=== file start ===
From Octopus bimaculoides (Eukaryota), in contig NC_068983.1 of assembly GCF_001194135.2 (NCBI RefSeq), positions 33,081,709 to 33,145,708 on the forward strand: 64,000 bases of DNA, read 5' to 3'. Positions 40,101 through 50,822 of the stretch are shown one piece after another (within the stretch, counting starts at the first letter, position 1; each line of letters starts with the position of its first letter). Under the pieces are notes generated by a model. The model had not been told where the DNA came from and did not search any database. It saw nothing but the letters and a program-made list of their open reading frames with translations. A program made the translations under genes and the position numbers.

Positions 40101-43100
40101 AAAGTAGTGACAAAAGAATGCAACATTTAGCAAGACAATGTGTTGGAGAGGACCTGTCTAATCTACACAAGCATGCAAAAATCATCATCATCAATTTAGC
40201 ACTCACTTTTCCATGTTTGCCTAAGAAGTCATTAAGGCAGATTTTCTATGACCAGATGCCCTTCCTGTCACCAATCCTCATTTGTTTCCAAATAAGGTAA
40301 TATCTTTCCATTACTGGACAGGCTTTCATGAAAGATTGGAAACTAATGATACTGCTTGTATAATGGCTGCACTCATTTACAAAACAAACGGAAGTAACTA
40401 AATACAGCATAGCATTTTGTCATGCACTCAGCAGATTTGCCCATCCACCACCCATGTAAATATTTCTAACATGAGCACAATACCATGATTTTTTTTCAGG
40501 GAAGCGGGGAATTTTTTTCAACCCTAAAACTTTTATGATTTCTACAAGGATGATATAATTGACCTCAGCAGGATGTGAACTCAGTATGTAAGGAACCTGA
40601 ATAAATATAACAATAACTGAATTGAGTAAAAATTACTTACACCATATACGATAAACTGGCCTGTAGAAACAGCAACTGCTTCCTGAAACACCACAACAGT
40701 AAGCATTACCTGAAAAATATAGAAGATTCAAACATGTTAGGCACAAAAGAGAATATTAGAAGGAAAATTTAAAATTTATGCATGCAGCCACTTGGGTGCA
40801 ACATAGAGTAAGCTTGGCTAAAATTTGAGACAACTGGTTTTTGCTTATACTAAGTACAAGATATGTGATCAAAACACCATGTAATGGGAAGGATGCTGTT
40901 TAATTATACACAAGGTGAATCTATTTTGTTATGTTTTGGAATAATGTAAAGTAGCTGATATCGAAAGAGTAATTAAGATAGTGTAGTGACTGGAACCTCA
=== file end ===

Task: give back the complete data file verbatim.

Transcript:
From Octopus bimaculoides (Eukaryota), in contig NC_068983.1 of assembly GCF_001194135.2 (NCBI RefSeq), positions 33,081,709 to 33,145,708 on the forward strand: 64,000 bases of DNA, read 5' to 3'. Positions 40,101 through 50,822 of the stretch are shown one piece after another (within the stretch, counting starts at the first letter, position 1; each line of letters starts with the position of its first letter). Under the pieces are notes generated by a model. The model had not been told where the DNA came from and did not search any database. It saw nothing but the letters and a program-made list of their open reading frames with translations. A program made the translations under genes and the position numbers.

Positions 40101-43100
40101 AAAGTAGTGACAAAAGAATGCAACATTTAGCAAGACAATGTGTTGGAGAGGACCTGTCTAATCTACACAAGCATGCAAAAATCATCATCATCAATTTAGC
40201 ACTCACTTTTCCATGTTTGCCTAAGAAGTCATTAAGGCAGATTTTCTATGACCAGATGCCCTTCCTGTCACCAATCCTCATTTGTTTCCAAATAAGGTAA
40301 TATCTTTCCATTACTGGACAGGCTTTCATGAAAGATTGGAAACTAATGATACTGCTTGTATAATGGCTGCACTCATTTACAAAACAAACGGAAGTAACTA
40401 AATACAGCATAGCATTTTGTCATGCACTCAGCAGATTTGCCCATCCACCACCCATGTAAATATTTCTAACATGAGCACAATACCATGATTTTTTTTCAGG
40501 GAAGCGGGGAATTTTTTTCAACCCTAAAACTTTTATGATTTCTACAAGGATGATATAATTGACCTCAGCAGGATGTGAACTCAGTATGTAAGGAACCTGA
40601 ATAAATATAACAATAACTGAATTGAGTAAAAATTACTTACACCATATACGATAAACTGGCCTGTAGAAACAGCAACTGCTTCCTGAAACACCACAACAGT
40701 AAGCATTACCTGAAAAATATAGAAGATTCAAACATGTTAGGCACAAAAGAGAATATTAGAAGGAAAATTTAAAATTTATGCATGCAGCCACTTGGGTGCA
40801 ACATAGAGTAAGCTTGGCTAAAATTTGAGACAACTGGTTTTTGCTTATACTAAGTACAAGATATGTGATCAAAACACCATGTAATGGGAAGGATGCTGTT
40901 TAATTATACACAAGGTGAATCTATTTTGTTATGTTTTGGAATAATGTAAAGTAGCTGATATCGAAAGAGTAATTAAGATAGTGTAGTGACTGGAACCTCA